Covariates and definitions
Baseline characteristic variables included maternal age, prenatal BMI (calculated from early pregnancy weight and height), pregnancy weight gain ratio (pregnancy weight gain divided by weight at the early pregnancy), abortion history, complications (hypertensive disorders; gestational diabetes/pre-pregnancy diabetes; others, defined as anemia, impaired liver and kidney function, and abnormal thyroid function), gestation week, induction of labor (oxytocin, prostaglandin, and cervix balloon mechanical induction of labor), infant weight, and infant head circumference.
Delivery characteristic variables included first stage of labor (time from regular uterine contractions to cervix fully dilated), second stage of labor (time from cervix full dilated to complete delivery of fetus), presence of perineal lacerations, use of episiotomy, and use of instrumental birth.
The frequency (percentage) of categorical variables and the median (interquartile range) or mean (standard deviation) of continuous variables were used to report descriptive statistics. Propensity-matched scoring was applied to achieve the balance of baseline data in the exposed and control groups (i.e., minimal confounding). A multivariate logistic regression model was used to calculate the propensity score, with epidural anesthesia as the dependent variable. Age, prenatal BMI, pregnancy weight gain ratio, abortion history, complications, gestation week, infant weight, and infant head circumference were the covariates factors. The caliper width was set at 0.02 and the matching procedure was completed with a 1:1 ratio and no replacement (greedy matching method). The absolute standardized mean difference (SMD) was used to estimate the balance of baseline data between the two groups before and after matching. SMD value lower than 0.1 was considered a good balance. Distribution of propensity scores in the sFigure 1 of supplementary material.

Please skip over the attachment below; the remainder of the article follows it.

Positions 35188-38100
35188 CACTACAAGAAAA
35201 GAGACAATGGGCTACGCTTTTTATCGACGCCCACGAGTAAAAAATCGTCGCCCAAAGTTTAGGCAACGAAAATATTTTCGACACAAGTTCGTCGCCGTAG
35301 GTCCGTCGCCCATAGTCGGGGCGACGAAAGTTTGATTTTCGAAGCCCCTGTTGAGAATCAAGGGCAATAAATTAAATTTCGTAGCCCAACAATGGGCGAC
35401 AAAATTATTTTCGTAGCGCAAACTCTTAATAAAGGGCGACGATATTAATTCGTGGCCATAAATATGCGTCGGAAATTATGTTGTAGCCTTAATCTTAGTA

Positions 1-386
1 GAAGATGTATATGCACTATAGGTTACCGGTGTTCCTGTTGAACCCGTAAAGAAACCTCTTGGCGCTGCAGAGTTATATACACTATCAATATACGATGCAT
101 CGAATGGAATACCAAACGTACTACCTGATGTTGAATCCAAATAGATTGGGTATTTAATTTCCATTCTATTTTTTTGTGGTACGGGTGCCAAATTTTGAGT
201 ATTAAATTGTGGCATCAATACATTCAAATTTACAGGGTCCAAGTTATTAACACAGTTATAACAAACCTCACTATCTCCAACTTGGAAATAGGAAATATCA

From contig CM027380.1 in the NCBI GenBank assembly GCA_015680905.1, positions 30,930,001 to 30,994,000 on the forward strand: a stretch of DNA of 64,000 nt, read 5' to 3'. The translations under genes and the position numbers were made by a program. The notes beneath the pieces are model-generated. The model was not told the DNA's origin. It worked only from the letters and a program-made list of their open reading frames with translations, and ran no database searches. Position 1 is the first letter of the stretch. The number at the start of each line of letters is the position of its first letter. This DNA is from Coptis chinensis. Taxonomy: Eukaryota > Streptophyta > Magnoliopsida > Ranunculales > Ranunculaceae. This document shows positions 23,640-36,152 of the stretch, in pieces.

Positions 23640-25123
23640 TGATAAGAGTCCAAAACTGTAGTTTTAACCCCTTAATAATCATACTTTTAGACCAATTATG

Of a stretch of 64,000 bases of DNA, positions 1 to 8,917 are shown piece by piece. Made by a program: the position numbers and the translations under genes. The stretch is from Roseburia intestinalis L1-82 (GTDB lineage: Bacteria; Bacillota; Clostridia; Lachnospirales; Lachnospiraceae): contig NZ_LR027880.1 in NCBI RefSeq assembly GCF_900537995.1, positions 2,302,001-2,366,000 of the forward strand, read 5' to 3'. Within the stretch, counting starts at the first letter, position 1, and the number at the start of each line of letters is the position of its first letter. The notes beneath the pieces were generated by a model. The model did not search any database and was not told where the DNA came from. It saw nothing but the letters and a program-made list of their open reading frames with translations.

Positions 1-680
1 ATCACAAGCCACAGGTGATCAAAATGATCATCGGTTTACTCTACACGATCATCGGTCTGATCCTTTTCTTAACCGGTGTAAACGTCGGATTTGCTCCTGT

In the matched cohort, odds ratio (OR) and their 95% confidence interval (CI) of outcomes were estimated for women with and without epidural analgesia use. Previous studies have reported stage of labor, perineal lacerations, episiotomy, and instrumental birth as potential risk factors for the development of postpartum UI. Considering that these factors could not be classified as baseline characteristics, we included them in a binary logistic regression model to obtain an adjusted ORs in the post-matched cohort.
Two sensitivity analyses were undertaken. First, considering that age, prenatal BMI, pregnancy weight gain ratio, infant weight and infant head circumference related to postpartum UI, and that epidural anesthesia prevalence vary according to the rate of induction of labor, we stratified participants according to age (< 35 years, ≥ 35 years), prenatal BMI (< 25 kg/m2, ≥ 25 kg/m2), pregnancy weight gain ratio (< 20%, ≥ 20%), infant weight (< 4000 g, ≥ 4000 g), infant head circumference (< 34 cm, ≥ 34 cm), and induction of labor (no, yes). Second, considering possible confounding causality, women with UI during pregnancy may already have abnormal pelvic floor function and are more likely to report symptoms of UI after delivery. We analyzed whether the association would change if only individuals who had UI at postpartum were selected.
Statistical and graphing software were done with R version 4.1.3. All statistics were two-sided tests, and P < 0.05 was considered statistically significant.
Characteristics of the participants